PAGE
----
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1. Overview

In practice, grep is one of the most widely used Linux utilities to effectively search for text in files. Unfortunately, there are scenarios where leading whitespace characters in the search results could be very noisy for the end user.

In this tutorial, we’ll learn how to grep without the leading whitespaces.

2. Understanding the Scenario

Let’s start by creating a few test files, namely file1, file2, and file3:

$ printf "\t\tfoobar in file1" > file1
$ printf "        foobar, now in file2" > file2
$ printf "\t    \tmore foobar in file3" > file3

We must note that each sample file contains some leading whitespace and “foobar” as the common text pattern for simulating the scenario.

Next, let’s use the grep command to search for “foobar” across the sample files:

$ grep foobar file*
file1:		foobar in file1
file2:        foobar, now in file2
file3:	    	more foobar in file3

We can notice that each output line starts with the filename, separated by the content of the matching line with a colon(:). Additionally, the leading whitespace gives an inconsistent appeal to the line content in the output.

In the following sections, we’ll use these scenario files to learn several strategies for doing a grep without the leading whitespace.

3. Using sed

We can use the sed utility’s group-based substitution capabilities to eliminate the leading whitespace from the content.

Let’s go ahead and write a one-liner sed command that we can pipe to the original grep command:

$ grep foobar file* | sed -n -E -e 's/(.*:)([ \t]*)(.*)/\1 \3/p'
file1: foobar in file1
file2: foobar, now in file2
file3: more foobar in file3

We must note that we’re comprehending each output line in three groups, namely \1 for the filename, \2 for the leading whitespace, and \3 for the rest of the content. Therefore, we eliminated the leading whitespace by skipping \2 from the substitution pattern while keeping \1 and \3.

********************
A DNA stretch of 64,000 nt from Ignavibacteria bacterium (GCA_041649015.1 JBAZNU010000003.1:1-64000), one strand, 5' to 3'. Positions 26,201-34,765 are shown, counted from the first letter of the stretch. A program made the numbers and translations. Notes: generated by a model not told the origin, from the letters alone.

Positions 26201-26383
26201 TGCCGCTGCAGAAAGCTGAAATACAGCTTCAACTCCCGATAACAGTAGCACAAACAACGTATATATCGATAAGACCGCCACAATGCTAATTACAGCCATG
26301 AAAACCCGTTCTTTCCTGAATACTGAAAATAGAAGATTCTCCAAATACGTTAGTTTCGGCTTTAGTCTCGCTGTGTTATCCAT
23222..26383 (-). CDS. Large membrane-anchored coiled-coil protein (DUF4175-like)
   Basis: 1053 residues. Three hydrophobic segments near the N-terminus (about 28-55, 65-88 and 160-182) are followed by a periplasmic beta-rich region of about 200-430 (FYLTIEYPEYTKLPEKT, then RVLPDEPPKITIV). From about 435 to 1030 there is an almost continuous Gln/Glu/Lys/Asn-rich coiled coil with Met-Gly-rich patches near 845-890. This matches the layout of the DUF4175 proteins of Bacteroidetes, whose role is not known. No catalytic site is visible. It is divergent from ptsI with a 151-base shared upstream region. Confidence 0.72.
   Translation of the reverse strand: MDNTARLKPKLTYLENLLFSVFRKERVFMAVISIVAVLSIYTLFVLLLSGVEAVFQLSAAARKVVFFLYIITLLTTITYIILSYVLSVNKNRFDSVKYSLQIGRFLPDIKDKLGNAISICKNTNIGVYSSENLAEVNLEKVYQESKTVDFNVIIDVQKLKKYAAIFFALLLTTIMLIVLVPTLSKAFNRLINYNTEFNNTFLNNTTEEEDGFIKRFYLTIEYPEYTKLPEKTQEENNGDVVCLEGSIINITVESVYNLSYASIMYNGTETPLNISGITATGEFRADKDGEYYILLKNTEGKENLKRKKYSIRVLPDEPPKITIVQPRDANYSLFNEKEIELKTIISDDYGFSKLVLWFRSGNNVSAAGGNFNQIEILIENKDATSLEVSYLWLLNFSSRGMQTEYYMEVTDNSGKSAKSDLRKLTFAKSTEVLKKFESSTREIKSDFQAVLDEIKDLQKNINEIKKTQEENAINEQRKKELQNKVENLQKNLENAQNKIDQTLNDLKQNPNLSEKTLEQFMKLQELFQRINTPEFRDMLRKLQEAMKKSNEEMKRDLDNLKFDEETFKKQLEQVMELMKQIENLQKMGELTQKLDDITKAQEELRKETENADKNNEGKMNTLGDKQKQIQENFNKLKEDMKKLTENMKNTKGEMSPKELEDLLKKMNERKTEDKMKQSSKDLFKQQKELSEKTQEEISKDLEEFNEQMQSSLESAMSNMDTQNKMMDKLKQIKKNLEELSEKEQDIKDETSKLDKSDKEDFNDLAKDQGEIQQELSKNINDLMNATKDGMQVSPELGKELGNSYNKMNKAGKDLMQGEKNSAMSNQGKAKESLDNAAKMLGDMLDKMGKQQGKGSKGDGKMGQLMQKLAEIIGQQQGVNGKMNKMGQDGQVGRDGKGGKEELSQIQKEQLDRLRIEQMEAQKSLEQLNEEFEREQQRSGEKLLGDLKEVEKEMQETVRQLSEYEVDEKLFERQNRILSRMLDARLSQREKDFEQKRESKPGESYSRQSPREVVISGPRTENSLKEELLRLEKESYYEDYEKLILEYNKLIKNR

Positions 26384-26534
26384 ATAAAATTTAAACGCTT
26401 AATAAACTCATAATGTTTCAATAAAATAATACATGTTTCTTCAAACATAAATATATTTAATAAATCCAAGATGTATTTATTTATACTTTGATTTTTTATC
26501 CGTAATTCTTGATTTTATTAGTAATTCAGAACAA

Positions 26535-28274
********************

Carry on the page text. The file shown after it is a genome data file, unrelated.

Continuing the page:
4. Using awk

awk is another excellent text-processing utility that we can use to eliminate the leading whitespace. Since awk interprets each line as a record comprising fields, we can use the colon(:) as a field delimiter to separate the filename and the content in our scenario.

Let’s start by taking a look at the gsub() function for replacing a regex pattern in the target string with a replacement text:

gsub(regexp, replacement, target)

Next, let’s write a one-liner awk command that uses gsub() function to replace the leading whitespace from the content-specific field ($2):

$ grep foobar file* | awk -F':' '{gsub(/^[ \t]*/,"",$2);print $1":", $2}'
file1: foobar in file1
file2: foobar, now in file2
file3: more foobar in file3

We must note that we concatenated the filename, represented by $1, with the processed content line, represented by $2.

5. Using Shell Parameter Expansion

Shell parameter expansion allows us to capture prefixes and suffixes with a given pattern efficiently.

Let’s say that we capture each line from the grep output result in a variable entire_line. Then after, we can use the colon(:) as a delimiter to extract the filename and content with whitespace using parameter expansion:

filename="${entire_line/:*/}"; content="${entire_line/$filename:/}";

Next, we can use the extglob option in parameter expansion to remove all the leading whitespace from the content variable using the Bash extended globbing:

content=${content##+([[:space:]])};

Finally, let’s take a look at the entire code that executes these operations for each output line using a while loop:

$ echo "$(grep "foobar" file*)" |
> while read -e "entire_line";
> do
>     filename="${entire_line/:*/}";
>     content="${entire_line/$filename:/}";
>
>     shopt -s extglob;
>     content=${content##+([[:space:]])};
>     echo "$filename: $content";
> done
file1: foobar		 in file1
file2: foobar, now in file2
file3: more foobar in file3

We must note that we need to use the shopt command to set the extglob option.

6. Conclusion

In this article, we explored popular tools such as sed and awk to grep without leading whitespace. Additionally, we solved the same use case with the shell parameter expansion.

Authors Bottom

If you have a few years of experience in the Linux ecosystem, and you’re interested in sharing that experience with the community, have a look at our Contribution Guidelines.

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